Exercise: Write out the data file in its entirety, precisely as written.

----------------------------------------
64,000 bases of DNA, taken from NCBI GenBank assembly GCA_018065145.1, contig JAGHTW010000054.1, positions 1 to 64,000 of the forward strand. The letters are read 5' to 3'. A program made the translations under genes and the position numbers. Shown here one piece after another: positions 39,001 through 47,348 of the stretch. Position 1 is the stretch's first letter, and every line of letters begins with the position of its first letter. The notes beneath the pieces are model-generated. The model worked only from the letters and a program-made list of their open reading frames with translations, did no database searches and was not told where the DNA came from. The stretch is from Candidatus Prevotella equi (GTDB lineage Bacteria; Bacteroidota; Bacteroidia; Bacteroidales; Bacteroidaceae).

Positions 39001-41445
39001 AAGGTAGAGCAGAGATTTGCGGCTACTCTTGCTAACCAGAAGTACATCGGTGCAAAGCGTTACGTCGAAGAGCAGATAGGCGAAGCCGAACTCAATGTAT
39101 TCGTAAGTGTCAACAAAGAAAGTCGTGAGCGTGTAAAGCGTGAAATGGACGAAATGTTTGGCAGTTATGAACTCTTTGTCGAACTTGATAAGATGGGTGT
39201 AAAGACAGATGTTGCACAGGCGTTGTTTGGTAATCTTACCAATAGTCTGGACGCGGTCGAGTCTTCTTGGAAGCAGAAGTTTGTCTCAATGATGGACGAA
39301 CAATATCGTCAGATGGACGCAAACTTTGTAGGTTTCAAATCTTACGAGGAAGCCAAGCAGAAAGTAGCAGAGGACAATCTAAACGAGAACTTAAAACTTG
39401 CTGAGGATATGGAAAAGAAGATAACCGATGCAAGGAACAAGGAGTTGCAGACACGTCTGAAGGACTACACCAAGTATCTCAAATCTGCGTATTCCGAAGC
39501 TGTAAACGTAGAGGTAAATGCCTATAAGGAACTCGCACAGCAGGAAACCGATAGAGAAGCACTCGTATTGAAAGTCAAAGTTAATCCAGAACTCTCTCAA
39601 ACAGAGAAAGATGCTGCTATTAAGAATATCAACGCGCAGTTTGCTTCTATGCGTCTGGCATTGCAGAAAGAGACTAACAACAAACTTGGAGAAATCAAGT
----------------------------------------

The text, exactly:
64,000 bases of DNA, taken from NCBI GenBank assembly GCA_018065145.1, contig JAGHTW010000054.1, positions 1 to 64,000 of the forward strand. The letters are read 5' to 3'. A program made the translations under genes and the position numbers. Shown here one piece after another: positions 39,001 through 47,348 of the stretch. Position 1 is the stretch's first letter, and every line of letters begins with the position of its first letter. The notes beneath the pieces are model-generated. The model worked only from the letters and a program-made list of their open reading frames with translations, did no database searches and was not told where the DNA came from. The stretch is from Candidatus Prevotella equi (GTDB lineage Bacteria; Bacteroidota; Bacteroidia; Bacteroidales; Bacteroidaceae).

Positions 39001-41445
39001 AAGGTAGAGCAGAGATTTGCGGCTACTCTTGCTAACCAGAAGTACATCGGTGCAAAGCGTTACGTCGAAGAGCAGATAGGCGAAGCCGAACTCAATGTAT
39101 TCGTAAGTGTCAACAAAGAAAGTCGTGAGCGTGTAAAGCGTGAAATGGACGAAATGTTTGGCAGTTATGAACTCTTTGTCGAACTTGATAAGATGGGTGT
39201 AAAGACAGATGTTGCACAGGCGTTGTTTGGTAATCTTACCAATAGTCTGGACGCGGTCGAGTCTTCTTGGAAGCAGAAGTTTGTCTCAATGATGGACGAA
39301 CAATATCGTCAGATGGACGCAAACTTTGTAGGTTTCAAATCTTACGAGGAAGCCAAGCAGAAAGTAGCAGAGGACAATCTAAACGAGAACTTAAAACTTG
39401 CTGAGGATATGGAAAAGAAGATAACCGATGCAAGGAACAAGGAGTTGCAGACACGTCTGAAGGACTACACCAAGTATCTCAAATCTGCGTATTCCGAAGC
39501 TGTAAACGTAGAGGTAAATGCCTATAAGGAACTCGCACAGCAGGAAACCGATAGAGAAGCACTCGTATTGAAAGTCAAAGTTAATCCAGAACTCTCTCAA
39601 ACAGAGAAAGATGCTGCTATTAAGAATATCAACGCGCAGTTTGCTTCTATGCGTCTGGCATTGCAGAAAGAGACTAACAACAAACTTGGAGAAATCAAGT